PEP 3107 and stronger typing (note: probably a newbie question)

Ben Finney bignose+hates-spam at
Thu Jul 12 13:26:50 CEST 2007

Paul Rubin <> writes:

> The idea of designing languages with more and more support for
> ensuring program correctness is to put the established, repetitive
> processes into the computer where it belongs, freeing the programmer
> to be innovative while still providing high assurance of that the
> program will be right the first time.

This seems to make the dangerous assumption that the programmer has
the correct program in mind, and needs only to transfer it correctly
to the computer.

I would warrant that anyone who understands exactly how a program
should work before writing it, and makes no design mistakes before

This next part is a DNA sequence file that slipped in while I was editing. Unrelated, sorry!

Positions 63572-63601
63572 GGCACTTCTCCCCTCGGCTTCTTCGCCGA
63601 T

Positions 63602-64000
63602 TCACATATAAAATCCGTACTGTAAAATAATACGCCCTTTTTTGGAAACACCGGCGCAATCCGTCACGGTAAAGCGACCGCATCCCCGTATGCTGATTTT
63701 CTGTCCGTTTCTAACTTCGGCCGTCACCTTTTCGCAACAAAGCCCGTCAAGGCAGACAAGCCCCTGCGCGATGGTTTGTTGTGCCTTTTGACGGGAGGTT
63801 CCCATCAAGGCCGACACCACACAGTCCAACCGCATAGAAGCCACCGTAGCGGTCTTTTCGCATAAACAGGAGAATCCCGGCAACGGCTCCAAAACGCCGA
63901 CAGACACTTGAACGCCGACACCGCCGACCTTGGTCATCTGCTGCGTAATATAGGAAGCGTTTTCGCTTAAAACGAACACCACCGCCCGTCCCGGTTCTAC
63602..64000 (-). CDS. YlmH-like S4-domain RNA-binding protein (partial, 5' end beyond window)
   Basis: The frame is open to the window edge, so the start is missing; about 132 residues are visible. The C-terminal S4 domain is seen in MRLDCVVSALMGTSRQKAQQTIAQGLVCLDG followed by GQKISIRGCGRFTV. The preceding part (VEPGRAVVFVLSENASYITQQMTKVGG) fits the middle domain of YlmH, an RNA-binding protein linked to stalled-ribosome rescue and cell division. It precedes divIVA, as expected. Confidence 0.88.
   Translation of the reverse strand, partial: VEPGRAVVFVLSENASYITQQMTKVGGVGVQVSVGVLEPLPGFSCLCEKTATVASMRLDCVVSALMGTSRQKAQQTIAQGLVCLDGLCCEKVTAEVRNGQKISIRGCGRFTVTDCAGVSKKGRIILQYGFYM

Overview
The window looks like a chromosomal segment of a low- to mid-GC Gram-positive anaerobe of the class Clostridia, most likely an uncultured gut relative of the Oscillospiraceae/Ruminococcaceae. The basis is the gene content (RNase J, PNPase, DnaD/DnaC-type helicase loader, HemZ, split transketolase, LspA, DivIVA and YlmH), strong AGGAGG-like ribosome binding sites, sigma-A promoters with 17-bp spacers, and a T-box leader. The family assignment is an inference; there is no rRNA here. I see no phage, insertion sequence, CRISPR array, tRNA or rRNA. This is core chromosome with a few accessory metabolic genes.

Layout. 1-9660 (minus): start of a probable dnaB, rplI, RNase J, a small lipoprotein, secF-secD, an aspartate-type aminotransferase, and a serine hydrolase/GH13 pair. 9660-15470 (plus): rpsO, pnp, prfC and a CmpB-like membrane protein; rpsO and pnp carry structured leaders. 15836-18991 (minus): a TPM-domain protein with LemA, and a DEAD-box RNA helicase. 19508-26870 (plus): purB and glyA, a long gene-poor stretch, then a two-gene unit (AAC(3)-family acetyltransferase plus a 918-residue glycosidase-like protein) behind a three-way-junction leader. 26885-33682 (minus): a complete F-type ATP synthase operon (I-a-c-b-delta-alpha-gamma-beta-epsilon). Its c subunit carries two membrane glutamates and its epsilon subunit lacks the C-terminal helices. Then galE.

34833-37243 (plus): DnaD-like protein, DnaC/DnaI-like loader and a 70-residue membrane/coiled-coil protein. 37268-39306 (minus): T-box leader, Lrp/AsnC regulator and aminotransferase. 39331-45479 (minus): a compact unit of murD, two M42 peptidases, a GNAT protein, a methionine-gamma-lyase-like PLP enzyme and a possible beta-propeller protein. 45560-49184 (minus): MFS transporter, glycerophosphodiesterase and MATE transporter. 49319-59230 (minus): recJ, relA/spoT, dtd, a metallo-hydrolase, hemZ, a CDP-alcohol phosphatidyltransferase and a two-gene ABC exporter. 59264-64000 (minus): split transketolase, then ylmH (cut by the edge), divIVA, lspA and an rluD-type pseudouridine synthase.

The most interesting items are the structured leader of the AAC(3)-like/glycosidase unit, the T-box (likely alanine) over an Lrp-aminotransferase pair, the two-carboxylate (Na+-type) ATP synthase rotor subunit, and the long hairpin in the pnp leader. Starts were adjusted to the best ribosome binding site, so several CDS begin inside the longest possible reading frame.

coming up with a program that works, is not designing a program of any

> Also, taking a learn-from-mistakes approach is fine and dandy if the
> consequences of the mistakes stay contained to those who make them.
> It's completely different if the consequences are imposed on other
> people who weren't part of the process.

Certainly. Which is why the trend continues toward developing programs
such that mistakes of all kinds cause early, obvious failure -- where
they have a much better chance of being caught and fixed *before*
innocent hands get ahold of them.

 \        "We have to go forth and crush every world view that doesn't |
  `\             believe in tolerance and free speech."  -- David Brin |
_o__)                                                                  |
Ben Finney

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